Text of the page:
Editorial Who’s liable?

What began as an almost incidental discovery earlier this year could lead to a broad marketing industry self-examination that cuts to the core of the roles and responsibilities of clients, agencies and the media.And if played out to an extreme, it...

What began as an almost incidental discovery earlier this year could lead to a broad marketing industry self-examination that cuts to the core of the roles and responsibilities of clients, agencies and the media.

And if played out to an extreme, it could change the way agencies, clients and the media do business.

The story began in February when the existence of a clause in most standard television contracts that makes advertisers and agencies both liable for unpaid bills came to light. Although the clause has been in existence for more than 10 years, it remained a bit of uncontested and unnoticed fine print until a series of agency closings early this year brought it into the open.

Advertisers called an emergency meeting in February involving themselves, agencies and media owners when they learned that, technically, they could end up paying a media bill twice if their agency goes out of business. Clients were adamant they would not be part of any contract that held dual liability. They told their agencies to strike any such clauses from media contracts. Clients and agencies on one side and the media owners on the other formed two working groups to examine the issues and suggest possible solutions.

One of the proposals that has come to the table in the wake of the February meeting is the notion of developing a standard system to evaluate the credit-worthiness of ad agencies. Agencies have agreed in principle to pursue the idea provided the broadcasters drop the dual liability clause. But the Canadian Association of Broadcasters, which asked for a month to think it over, now seems to have rejected the notion with its emphatic response that the ‘dual liability’ clause remain.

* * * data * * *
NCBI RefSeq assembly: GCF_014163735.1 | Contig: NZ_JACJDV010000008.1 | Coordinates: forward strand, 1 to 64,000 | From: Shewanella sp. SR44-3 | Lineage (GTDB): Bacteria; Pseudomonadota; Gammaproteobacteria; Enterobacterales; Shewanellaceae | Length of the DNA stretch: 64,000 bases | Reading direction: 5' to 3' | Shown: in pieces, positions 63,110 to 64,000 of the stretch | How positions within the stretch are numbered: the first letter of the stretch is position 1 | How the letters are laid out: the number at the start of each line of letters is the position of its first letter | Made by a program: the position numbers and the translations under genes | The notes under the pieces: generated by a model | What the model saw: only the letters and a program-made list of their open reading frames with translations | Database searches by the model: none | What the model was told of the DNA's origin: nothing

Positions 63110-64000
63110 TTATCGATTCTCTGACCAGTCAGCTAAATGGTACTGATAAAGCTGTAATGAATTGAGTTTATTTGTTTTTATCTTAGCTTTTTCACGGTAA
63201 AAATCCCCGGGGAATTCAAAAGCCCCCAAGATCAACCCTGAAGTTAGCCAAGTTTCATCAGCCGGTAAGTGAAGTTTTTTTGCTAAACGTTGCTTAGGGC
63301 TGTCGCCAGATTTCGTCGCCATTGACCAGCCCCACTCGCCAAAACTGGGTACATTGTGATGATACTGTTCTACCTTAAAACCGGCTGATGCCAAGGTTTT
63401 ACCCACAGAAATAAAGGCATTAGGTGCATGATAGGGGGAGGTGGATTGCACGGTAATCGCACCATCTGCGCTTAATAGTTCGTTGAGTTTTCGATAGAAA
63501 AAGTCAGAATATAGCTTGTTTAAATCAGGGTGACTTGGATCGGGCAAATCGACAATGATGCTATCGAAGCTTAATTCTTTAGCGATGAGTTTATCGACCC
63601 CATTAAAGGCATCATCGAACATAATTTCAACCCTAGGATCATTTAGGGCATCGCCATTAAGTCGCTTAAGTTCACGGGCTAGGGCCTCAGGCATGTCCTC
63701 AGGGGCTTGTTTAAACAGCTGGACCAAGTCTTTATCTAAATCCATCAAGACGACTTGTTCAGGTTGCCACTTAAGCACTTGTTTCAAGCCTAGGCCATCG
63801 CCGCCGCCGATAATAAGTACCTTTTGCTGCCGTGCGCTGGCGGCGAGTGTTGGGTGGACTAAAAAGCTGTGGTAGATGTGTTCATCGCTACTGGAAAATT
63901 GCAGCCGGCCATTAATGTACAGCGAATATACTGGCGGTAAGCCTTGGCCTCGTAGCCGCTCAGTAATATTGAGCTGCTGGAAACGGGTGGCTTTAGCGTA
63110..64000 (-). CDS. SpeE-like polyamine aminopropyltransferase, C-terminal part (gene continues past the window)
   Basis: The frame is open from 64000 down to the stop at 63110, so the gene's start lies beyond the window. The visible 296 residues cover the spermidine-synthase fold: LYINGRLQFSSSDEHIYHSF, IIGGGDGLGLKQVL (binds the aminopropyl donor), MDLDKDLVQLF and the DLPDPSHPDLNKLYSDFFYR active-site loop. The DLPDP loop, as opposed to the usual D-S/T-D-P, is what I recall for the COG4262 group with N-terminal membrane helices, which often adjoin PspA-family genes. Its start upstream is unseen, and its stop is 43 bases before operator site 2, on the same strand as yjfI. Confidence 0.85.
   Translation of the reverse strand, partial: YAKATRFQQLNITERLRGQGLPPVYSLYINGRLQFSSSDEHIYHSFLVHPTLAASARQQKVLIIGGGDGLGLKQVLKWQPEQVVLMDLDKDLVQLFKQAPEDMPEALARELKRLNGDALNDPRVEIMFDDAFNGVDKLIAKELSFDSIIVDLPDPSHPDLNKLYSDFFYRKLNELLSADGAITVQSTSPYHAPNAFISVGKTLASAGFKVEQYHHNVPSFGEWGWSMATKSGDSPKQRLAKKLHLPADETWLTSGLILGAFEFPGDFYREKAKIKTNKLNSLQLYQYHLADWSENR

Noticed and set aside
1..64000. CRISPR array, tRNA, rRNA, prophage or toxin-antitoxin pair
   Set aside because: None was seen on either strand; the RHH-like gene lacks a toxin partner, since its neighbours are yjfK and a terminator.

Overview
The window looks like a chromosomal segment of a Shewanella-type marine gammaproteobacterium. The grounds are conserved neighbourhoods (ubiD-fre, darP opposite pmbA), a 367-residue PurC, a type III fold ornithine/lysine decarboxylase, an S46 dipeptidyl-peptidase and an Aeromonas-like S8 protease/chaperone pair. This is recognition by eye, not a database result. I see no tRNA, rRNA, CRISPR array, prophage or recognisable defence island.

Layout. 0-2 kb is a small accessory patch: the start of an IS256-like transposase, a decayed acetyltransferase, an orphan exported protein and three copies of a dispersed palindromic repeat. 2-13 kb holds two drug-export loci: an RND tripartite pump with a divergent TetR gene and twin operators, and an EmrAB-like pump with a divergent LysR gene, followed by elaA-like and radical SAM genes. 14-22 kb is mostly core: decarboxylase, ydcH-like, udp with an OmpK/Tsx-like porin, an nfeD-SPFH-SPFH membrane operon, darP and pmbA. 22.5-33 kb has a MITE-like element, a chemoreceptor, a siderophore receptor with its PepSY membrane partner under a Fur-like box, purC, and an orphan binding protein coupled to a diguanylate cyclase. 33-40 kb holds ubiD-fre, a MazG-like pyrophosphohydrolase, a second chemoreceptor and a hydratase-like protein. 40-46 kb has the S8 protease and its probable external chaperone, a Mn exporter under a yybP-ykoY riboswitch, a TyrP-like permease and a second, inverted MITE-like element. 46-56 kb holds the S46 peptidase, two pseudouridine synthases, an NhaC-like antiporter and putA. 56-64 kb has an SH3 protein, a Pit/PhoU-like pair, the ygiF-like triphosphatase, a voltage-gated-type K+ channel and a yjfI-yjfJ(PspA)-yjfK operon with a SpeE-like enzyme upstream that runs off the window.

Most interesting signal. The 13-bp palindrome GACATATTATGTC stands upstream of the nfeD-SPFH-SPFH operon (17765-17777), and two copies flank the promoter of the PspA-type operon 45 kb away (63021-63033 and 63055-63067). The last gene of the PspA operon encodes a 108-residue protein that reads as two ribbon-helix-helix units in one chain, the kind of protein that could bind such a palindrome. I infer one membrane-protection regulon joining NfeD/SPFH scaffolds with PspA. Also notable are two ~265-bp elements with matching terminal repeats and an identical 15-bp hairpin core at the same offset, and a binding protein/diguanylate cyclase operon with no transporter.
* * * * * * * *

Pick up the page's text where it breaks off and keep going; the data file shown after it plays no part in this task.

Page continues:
The cab, in a written response to the client/agency working group, says it is staying firm on an earlier stated position that holding advertisers responsible for media expenditures is ‘crucial to ensuring that the risk is minimized for the media.’ The cab adds it will recommend to its members that an existing clause in standard broadcast contracts that makes both agencies and advertisers liable be kept intact and that they will not accept any unilateral changes to the wording of the clause.

aca President John Foss has replied with equally emphatic language, saying advertisers view the cab’s response as unfair and unacceptable and that the aca feels cab’s position is in conflict with a healthy relationship between buyer and seller. The aca continues to advise its members to make it clear to their agencies that the clause be cancelled.

In a letter to its clients, Media Buying Services – one of the country’s largest media buyers – puts its position quite bluntly: ‘As far as we’re concerned, we will continue to stamp all air-time with an overriding clause indicating that we are solely liable for purchases made on behalf of our clients.’

Now that the Pandora’s Box has been opened, it will be interesting to see whether the industry will move towards establishing new conventions based on solid business practices, or whether this flare-up will burn itself out and the media, agencies and clients return to the way it’s always been.